Schwarzenberg — a 75-year-old, bow-tie-wearing Hapsburg prince whose family fled Czechoslovakia for Austria after World War II — said the rise of Hitler in Germany and the communists in post-war Czechoslovakia were cautionary tales about the need to respect the constitution.
“We have had in the 20th century in this part of the world quite a lot of experience with what happens if you don't resist from the beginning undemocratic developments,” he said sitting on a terrace and puffing on a pipe during a break from parliamentary proceedings. “This experience teaches us to be very, very careful, and to fight against each act of disrespect toward the constitution.”
The president's office defended Zeman’s appointment of Rusnok in an email response to questions, saying that installing a new government and holding early elections is the best way forward after the recent ODS scandal.
The president “made a clear decision to appoint a government of experts,” it reads. “He has already stated that it is the only way to bring the Czech Republic to preliminary elections.”
The ODS, “which at the end had only 10 percent of public support,” had lost the right to govern, it added.
It would seem on first glance that Rusnok’s cabinet — which represents no parties in parliament — would have no chance of winning a confidence vote.
That Zeman saw an opening and exploited it is testament to his Machiavellian alacrity.
Riding high in the polls, the Social Democrats said in a statement that supporting the cabinet is "one of the possible ways toward an early election and a way to avoid the return of the compromised coalition."
With its record-low approval ratings, its main rival party, the ODS, desperately wants to avoid early elections. A long-dominant force in politics, the party risks losing its position as the chief right-of-center group to Schwarzenberg's TOP '09 Party, which is barely 4 years old.
The vote will come down to a knife’s edge: Center-right parties claim to have 101 votes in the 200 seat-chamber, just enough to win.
Zeman’s critics are especially concerned about the fierceness of his personal ambitions. Many believe that after losing the party chairmanship in 2002, he’s been exacting revenge ever since.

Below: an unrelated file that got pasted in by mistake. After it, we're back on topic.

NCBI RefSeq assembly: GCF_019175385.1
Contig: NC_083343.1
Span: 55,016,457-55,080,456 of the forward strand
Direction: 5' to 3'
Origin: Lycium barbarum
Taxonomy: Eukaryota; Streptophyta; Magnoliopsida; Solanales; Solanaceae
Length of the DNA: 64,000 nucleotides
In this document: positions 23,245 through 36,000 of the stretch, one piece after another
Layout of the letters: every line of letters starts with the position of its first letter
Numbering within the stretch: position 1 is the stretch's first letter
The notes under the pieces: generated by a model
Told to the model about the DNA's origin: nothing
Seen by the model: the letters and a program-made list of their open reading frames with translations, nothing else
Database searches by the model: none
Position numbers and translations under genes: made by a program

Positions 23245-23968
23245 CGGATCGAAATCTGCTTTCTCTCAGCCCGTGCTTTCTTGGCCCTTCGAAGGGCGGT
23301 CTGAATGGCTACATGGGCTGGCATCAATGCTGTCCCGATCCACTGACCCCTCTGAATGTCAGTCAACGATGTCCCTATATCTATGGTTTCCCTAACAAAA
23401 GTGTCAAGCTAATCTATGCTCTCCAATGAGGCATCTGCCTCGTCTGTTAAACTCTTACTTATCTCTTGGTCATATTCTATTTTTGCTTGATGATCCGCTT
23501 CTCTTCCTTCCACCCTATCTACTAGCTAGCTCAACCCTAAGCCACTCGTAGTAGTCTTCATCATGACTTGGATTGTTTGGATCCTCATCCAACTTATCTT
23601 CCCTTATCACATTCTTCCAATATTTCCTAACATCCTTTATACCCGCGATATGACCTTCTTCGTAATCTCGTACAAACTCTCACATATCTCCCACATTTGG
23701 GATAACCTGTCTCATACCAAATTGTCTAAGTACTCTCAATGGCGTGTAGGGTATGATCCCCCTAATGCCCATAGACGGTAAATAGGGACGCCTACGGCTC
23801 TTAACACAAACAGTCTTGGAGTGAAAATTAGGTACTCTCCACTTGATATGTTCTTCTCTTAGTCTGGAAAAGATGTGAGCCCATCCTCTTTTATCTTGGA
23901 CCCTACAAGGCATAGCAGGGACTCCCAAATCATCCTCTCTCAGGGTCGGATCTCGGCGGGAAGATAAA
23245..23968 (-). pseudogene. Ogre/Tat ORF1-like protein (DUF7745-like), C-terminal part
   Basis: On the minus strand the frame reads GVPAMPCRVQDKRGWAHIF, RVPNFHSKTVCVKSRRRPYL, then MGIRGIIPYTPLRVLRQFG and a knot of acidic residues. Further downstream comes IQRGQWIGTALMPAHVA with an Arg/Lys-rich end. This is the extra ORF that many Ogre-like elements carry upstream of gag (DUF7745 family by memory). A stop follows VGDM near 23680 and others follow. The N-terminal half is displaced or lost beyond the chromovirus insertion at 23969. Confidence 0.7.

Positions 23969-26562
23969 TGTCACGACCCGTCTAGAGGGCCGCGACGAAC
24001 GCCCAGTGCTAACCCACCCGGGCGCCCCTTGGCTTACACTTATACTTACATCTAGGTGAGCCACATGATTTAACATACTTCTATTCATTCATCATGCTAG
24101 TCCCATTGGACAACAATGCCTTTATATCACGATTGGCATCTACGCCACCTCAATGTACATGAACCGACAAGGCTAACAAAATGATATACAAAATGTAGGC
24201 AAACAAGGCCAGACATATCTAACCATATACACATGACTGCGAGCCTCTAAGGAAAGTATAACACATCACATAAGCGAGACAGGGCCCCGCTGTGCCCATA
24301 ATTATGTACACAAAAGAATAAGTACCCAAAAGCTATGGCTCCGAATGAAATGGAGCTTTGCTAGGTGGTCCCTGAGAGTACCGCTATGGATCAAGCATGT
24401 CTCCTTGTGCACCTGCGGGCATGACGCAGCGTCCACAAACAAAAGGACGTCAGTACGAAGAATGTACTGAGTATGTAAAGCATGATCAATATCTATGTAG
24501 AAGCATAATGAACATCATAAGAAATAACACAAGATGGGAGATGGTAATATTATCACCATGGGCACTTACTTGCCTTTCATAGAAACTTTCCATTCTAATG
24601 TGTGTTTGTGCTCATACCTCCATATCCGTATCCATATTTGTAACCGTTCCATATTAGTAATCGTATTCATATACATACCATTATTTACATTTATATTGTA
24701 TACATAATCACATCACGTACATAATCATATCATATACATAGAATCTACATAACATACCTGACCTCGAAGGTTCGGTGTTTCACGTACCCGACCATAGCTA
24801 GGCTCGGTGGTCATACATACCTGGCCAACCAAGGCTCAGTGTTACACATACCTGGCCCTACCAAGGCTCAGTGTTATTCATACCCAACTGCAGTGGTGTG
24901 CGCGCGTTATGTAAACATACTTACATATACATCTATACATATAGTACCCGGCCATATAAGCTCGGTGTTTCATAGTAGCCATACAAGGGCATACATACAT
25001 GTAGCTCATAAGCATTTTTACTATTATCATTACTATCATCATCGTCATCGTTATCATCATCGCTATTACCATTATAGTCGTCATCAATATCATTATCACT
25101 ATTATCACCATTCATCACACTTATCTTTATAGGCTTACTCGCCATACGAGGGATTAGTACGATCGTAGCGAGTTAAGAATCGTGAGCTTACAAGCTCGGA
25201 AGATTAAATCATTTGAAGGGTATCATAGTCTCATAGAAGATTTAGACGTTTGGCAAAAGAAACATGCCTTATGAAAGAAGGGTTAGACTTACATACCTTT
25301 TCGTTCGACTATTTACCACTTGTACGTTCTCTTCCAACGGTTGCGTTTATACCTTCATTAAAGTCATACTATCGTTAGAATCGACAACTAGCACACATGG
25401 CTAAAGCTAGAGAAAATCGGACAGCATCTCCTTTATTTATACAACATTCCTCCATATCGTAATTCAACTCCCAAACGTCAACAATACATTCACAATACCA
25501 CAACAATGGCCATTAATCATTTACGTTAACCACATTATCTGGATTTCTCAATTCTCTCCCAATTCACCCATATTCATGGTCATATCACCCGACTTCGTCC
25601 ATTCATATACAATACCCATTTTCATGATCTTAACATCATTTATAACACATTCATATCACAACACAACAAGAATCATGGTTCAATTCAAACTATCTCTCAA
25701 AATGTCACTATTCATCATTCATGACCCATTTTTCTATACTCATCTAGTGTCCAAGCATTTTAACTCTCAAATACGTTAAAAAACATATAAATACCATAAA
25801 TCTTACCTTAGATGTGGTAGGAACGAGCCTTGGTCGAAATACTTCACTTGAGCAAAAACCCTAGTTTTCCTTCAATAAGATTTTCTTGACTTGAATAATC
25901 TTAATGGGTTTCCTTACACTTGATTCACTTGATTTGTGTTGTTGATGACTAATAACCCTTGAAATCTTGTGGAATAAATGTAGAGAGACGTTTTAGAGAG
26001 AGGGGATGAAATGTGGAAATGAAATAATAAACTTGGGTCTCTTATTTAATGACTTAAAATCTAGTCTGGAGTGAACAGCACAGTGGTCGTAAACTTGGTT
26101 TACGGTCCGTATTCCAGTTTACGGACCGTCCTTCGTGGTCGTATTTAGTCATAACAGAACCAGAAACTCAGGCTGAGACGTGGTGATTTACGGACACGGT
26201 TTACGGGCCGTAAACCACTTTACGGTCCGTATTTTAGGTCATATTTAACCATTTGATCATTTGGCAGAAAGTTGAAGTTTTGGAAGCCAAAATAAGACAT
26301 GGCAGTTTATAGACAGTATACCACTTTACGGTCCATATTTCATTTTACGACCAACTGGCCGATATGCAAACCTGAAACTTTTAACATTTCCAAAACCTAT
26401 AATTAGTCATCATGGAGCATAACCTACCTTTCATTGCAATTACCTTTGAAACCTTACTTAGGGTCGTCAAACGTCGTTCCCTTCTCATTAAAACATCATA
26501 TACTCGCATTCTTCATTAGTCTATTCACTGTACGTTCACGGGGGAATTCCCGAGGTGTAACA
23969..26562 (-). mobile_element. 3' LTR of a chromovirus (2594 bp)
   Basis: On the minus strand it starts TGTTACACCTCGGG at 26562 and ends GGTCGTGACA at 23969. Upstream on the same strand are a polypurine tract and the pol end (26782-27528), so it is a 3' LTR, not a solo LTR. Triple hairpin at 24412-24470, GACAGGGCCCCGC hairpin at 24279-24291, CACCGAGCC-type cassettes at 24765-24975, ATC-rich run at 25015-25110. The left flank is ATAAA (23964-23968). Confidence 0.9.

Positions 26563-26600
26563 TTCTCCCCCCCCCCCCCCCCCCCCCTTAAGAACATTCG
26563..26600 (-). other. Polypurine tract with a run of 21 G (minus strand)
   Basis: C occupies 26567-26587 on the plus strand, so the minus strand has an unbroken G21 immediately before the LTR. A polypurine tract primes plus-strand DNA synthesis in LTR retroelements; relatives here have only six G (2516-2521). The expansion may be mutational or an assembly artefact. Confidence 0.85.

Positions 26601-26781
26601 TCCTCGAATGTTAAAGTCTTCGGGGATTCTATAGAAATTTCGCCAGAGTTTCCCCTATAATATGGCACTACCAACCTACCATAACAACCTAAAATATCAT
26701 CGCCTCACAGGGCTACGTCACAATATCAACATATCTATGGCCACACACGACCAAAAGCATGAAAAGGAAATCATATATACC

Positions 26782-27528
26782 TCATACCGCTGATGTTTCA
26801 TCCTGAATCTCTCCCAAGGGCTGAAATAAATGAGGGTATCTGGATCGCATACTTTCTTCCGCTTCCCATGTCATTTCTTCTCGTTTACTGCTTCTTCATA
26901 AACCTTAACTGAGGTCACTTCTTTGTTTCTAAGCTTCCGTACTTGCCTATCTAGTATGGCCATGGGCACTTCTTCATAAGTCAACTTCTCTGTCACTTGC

Jindrich Sidlo, a political analyst for Hospodarske noviny — the leading business newspaper — says Zeman twice prevented the CSSD from taking power, once by maneuvering behind the scenes to persuade Social Democrat MPs to betray their party by supporting a confidence vote for a center-right cabinet.
“It's an important feature of Milos Zeman's mind that he doesn't forget things like that,” Sidlo said. “He wants to take revenge.”
Former Prime Minister Vladimir Spidla was part of the CSSD effort to recruit Zeman in the early 1990s, then succeeded him as party leader in 2002. Asked if Zeman was a hypocrite for demanding loyaty he doesn't reciprocate, Spidla cut short the question in an otherwise expansive interview.
“That's his primary feature,” he said pointedly. “He's never been loyal to anyone.”
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The president's office says his aim is merely to appoint an apolitical government under which corruption investigations would continue without political interference and a new state budget — often the subject of fierce sparring — could be passed.
But many believe that by installing his protege as prime minister, Zeman hopes to do more than weaken both dominant parties ahead of regularly scheduled elections next June.
“He wants to destroy the political system,” Sidlo said. “He wants to establish a new political power that would be loyal to him, by which he could influence everyday politics.”
Even his critics concede that's no mean ambition for someone who’s been on the political scene for a quarter-century.
“Zeman's almost 70 years and he's had a wild ride,” Sidlo said before comparing him to a famously aging member of the Rolling Stones. “Only he and Keith Richards could survive so long.”